The problem was not religion

On the Foreign Policy blog today, Christian Caryl posted a piece, “Religion is Not the Enemy,” where he takes issue with one way of interpreting the Charlie Hebdo violence — that religion is the problem.  He begins by engaging Salman Rushdie:

It was entirely appropriate that one of the first people to weigh in after the Charlie Hebdo massacre was Salman Rushdie, the man who spent years of his life defying a state-sponsored death threat prompted by a presumed act of blasphemy. Though Rushdie isn’t one of my favorite novelists, I’ve always admired his firm stand in defense of the freedom of speech — and I’m glad that the British government had the guts to defend his rights.

By the same token, I don’t in any way dispute his right to make the statement that he issued yesterday — even though I find myself in rather strong disagreement with it. Here’s what he said:

Religion, a mediaeval form of unreason, when combined with modern weaponry becomes a real threat to our freedoms. This religious totalitarianism has caused a deadly mutation in the heart of Islam and we see the tragic consequences in Paris today. I stand with Charlie Hebdo, as we all must, to defend the art of satire, which has always been a force for liberty and against tyranny, dishonesty and stupidity. “Respect for religion” has become a code phrase meaning “fear of religion.” Religions, like all other ideas, deserve criticism, satire, and, yes, our fearless disrespect.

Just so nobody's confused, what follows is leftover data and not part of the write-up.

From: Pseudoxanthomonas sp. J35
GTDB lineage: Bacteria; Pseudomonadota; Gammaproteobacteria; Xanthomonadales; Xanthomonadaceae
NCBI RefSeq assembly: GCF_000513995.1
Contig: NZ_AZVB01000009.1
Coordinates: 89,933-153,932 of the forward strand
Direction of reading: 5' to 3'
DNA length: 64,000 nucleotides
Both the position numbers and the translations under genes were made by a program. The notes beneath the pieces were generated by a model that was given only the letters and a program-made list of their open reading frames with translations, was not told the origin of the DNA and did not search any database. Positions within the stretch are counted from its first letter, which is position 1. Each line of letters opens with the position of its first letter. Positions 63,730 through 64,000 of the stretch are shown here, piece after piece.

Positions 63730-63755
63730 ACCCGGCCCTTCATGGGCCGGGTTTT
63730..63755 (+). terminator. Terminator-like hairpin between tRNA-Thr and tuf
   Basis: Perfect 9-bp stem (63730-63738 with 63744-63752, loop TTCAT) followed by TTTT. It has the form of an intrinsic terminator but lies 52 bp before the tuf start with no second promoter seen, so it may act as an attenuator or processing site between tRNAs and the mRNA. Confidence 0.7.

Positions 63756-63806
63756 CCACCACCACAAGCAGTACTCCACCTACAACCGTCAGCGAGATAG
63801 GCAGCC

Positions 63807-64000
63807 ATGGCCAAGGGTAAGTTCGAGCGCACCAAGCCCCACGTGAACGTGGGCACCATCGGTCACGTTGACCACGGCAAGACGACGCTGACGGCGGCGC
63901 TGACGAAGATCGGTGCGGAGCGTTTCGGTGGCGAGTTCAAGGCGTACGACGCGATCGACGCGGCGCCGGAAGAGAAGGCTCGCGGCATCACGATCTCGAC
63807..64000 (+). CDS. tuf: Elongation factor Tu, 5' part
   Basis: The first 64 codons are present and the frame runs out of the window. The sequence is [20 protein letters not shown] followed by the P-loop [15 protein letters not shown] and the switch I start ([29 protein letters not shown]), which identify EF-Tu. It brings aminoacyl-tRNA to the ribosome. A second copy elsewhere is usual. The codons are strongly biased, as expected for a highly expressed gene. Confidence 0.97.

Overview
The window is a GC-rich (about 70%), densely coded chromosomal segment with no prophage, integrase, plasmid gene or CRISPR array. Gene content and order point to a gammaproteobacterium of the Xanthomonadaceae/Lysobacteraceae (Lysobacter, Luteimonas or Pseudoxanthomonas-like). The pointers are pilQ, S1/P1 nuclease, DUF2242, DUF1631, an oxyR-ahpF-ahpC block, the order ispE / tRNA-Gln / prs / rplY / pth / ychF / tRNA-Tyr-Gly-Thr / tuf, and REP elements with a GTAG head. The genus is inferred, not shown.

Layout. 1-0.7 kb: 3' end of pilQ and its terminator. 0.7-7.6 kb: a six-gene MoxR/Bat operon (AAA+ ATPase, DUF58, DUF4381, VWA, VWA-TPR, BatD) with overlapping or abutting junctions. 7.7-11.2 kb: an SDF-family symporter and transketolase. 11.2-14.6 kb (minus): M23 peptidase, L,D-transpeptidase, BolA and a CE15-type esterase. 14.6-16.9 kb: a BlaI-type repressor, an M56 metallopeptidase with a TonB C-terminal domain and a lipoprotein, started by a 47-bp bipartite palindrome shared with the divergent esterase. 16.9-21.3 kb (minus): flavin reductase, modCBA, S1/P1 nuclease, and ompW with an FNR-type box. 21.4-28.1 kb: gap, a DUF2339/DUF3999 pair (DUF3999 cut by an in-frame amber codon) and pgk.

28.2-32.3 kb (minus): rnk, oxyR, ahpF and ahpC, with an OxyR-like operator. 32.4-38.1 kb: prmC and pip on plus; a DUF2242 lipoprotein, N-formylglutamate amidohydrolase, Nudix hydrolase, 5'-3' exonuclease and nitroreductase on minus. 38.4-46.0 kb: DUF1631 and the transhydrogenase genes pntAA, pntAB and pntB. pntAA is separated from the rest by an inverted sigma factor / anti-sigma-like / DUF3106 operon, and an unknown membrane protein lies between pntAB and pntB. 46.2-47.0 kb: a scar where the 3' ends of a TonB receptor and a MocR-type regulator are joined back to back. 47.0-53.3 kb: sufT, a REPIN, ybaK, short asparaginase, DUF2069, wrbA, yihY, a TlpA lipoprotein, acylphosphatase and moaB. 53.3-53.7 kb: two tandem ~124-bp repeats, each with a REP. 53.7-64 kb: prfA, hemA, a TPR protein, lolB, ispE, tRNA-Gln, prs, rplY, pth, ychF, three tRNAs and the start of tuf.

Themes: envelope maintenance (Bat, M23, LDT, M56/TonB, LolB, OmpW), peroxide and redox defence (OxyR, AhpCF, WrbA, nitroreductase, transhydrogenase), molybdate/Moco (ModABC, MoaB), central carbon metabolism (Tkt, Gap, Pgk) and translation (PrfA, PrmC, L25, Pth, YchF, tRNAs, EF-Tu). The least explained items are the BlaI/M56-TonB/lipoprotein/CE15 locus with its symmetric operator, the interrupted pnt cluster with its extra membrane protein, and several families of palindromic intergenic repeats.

Caryl takes issue.  Further down, he writes,

The problem with such arguments is that the ranks of the religious inconveniently include people who have done great good for humankind. Martin Luther King’s nonviolent campaign for justice is unimaginable without his background as a Baptist preacher. The Lutheran pastor Dietrich Bonhoeffer was executed by the Nazis because he denounced the Holocaust and bemoaned the criminality of Hitler’s regime. Fervent Buddhists like Aung San Suu Kyi and the Dalai Lama have devoted their lives to the defense of human rights. The Augustinian monk Gregor Mendel believed himself to be doing God’s work as he laid the foundations of modern genetics.

The whole piece is well worth reading!

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Daniel Philpott

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